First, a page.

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County Sheriffs and State Constables are the only Constitutionally elected Peace Officers in the United States.


• PCCD
• Chief Law Enfocement Officer
• Federal Agents are not Police Officers
• Arrest Authority of Constables
• PA Fraternal Order of Constables
• Constable Certification
• Constitutional Sheriffs & Peace Officers Association

http://www.portal.state.pa.us/portal/server.pt/community/constables%27_education_and_training_board/5386https://www.google.com/search?q=cheif+law+enforcement+officer+in+a+county&ie=utf-8&oe=utf-8&aq=t&rls=org.mozilla:en-US:official&client=firefox-ahttp://ten8.wordpress.com/2008/12/11/feds-are-not-police-officers/http://ten8.wordpress.com/2008/12/11/pennsylvania-constables-have-significant-arrest-authority/http://pafoc.myfastsite.net/-_PA_State_Constable_Certification.htmlhttp://cspoa.org/http://cspoa.org/shapeimage_22_link_0shapeimage_22_link_1shapeimage_22_link_2shapeimage_22_link_3shapeimage_22_link_4shapeimage_22_link_5shapeimage_22_link_6shapeimage_22_link_7
Federal Agents Are Not Police Officers
 There has been some confusion pertaining to the arrest authority of Federal law enforcement officers in the Commonwealth of Pennsylvania.
 Federal officers, or agents as they are sometimes referred to, are not general police officers and do not possess the authority to to affect warrantless arrests for traffic offenses or for misdemeanor crimes.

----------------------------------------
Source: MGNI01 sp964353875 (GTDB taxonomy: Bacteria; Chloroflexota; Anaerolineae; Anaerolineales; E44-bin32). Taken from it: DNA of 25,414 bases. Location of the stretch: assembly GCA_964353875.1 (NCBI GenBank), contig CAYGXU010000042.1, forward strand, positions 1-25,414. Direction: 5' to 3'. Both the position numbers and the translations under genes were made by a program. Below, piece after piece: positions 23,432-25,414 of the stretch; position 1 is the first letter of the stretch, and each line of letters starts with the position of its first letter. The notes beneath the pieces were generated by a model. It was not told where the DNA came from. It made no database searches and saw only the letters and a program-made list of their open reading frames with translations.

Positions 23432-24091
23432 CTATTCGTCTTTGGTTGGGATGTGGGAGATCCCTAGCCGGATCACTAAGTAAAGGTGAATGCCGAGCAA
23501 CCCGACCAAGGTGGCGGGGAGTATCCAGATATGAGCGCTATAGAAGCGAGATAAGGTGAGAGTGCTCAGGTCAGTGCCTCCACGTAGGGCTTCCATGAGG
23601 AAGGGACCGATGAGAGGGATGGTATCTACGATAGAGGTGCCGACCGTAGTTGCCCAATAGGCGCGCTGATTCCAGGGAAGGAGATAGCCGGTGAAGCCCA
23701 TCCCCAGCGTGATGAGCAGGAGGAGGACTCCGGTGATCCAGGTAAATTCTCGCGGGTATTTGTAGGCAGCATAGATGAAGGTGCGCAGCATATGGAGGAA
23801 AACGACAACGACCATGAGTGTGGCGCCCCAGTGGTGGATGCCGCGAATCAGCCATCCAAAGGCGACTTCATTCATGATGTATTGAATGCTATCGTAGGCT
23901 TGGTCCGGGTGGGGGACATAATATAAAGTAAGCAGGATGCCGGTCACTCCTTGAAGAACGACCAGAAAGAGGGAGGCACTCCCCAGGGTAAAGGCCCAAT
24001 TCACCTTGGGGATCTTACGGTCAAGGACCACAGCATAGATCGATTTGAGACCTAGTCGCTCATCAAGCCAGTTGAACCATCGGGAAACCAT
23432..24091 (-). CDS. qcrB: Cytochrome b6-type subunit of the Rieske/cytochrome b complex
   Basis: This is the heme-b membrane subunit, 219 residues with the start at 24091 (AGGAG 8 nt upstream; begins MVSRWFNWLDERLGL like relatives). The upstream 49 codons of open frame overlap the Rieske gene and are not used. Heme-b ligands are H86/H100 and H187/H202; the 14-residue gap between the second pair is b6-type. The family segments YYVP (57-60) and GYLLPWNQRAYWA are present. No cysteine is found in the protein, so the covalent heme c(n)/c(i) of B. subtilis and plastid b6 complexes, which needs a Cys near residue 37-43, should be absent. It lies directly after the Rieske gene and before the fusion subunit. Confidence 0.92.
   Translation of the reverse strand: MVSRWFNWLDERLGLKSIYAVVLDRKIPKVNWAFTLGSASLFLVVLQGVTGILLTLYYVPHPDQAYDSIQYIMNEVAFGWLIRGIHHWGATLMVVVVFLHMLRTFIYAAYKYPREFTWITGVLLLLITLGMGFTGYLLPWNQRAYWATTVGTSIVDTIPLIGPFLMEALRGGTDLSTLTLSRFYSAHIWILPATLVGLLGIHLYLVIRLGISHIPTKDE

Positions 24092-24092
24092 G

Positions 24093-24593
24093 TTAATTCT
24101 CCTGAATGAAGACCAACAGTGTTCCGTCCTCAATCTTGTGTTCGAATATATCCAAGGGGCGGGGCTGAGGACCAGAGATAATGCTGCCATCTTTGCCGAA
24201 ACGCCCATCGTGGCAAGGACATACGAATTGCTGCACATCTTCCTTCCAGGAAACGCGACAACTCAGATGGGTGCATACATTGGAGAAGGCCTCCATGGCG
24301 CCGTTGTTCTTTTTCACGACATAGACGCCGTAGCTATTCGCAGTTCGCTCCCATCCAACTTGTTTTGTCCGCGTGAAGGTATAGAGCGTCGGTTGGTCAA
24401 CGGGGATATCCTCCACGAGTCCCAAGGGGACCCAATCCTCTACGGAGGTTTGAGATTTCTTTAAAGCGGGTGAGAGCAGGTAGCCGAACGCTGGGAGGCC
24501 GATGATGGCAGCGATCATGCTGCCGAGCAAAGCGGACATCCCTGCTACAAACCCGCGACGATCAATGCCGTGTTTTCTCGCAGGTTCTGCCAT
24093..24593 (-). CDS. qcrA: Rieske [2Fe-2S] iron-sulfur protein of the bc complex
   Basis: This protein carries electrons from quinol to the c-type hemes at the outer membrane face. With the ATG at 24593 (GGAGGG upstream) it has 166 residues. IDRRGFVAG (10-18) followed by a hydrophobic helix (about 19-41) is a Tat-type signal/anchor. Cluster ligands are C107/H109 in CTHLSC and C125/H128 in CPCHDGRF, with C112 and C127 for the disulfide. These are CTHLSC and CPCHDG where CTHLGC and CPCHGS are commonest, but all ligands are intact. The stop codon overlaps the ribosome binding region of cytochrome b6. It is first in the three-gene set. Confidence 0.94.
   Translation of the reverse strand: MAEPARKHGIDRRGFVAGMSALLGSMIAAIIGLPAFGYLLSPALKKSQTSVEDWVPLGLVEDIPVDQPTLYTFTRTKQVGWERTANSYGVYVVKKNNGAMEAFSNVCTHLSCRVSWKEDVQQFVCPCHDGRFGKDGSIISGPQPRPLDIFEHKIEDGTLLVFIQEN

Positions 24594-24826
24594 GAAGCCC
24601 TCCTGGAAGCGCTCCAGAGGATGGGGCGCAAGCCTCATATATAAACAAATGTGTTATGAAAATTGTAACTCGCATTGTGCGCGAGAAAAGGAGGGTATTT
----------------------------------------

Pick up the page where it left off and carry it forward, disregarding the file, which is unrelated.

In the case of Commonwealth v. Price, 543 Pa. 403, 672, A. 2d 280 (1996) the court held, citing Section 3052 of Title 18 of the U.S. Code (18 U.S.C. 3052), that Agents of the Federal Bureau of Investigation (FBI) are not authorized under either State or Federal law nor under common law to make warrantless arrests for traffic offenses or for misdemeanor crimes. Federal Agents are “authorized to make warrantless arrests only where they have reasonable grounds to believe that the person  has committed or is committing any felony cognizable under the laws of the United States (federal law).
Federal Agents Are Not Police Officers
 There has been some confusion pertaining to the arrest authority of Federal law enforcement officers in the Commonwealth of Pennsylvania.
 Federal officers, or agents as they are sometimes referred to, are not general police officers and do not possess the authority to to affect warrantless arrests for traffic offenses or for misdemeanor crimes.
 In the case of Commonwealth v. Price, 543 Pa. 403, 672, A. 2d 280 (1996) the court held, citing Section 3052 of Title 18 of the U.S. Code (18 U.S.C. 3052), that Agents of the Federal Bureau of Investigation (FBI) are not authorized under either State or Federal law nor under common law to make warrantless arrests for traffic offenses or for misdemeanor crimes. Federal Agents are “authorized to make warrantless arrests only where they have reasonable grounds to believe that the person  has committed or is committing any felony cognizable under the laws of the United States (federal law).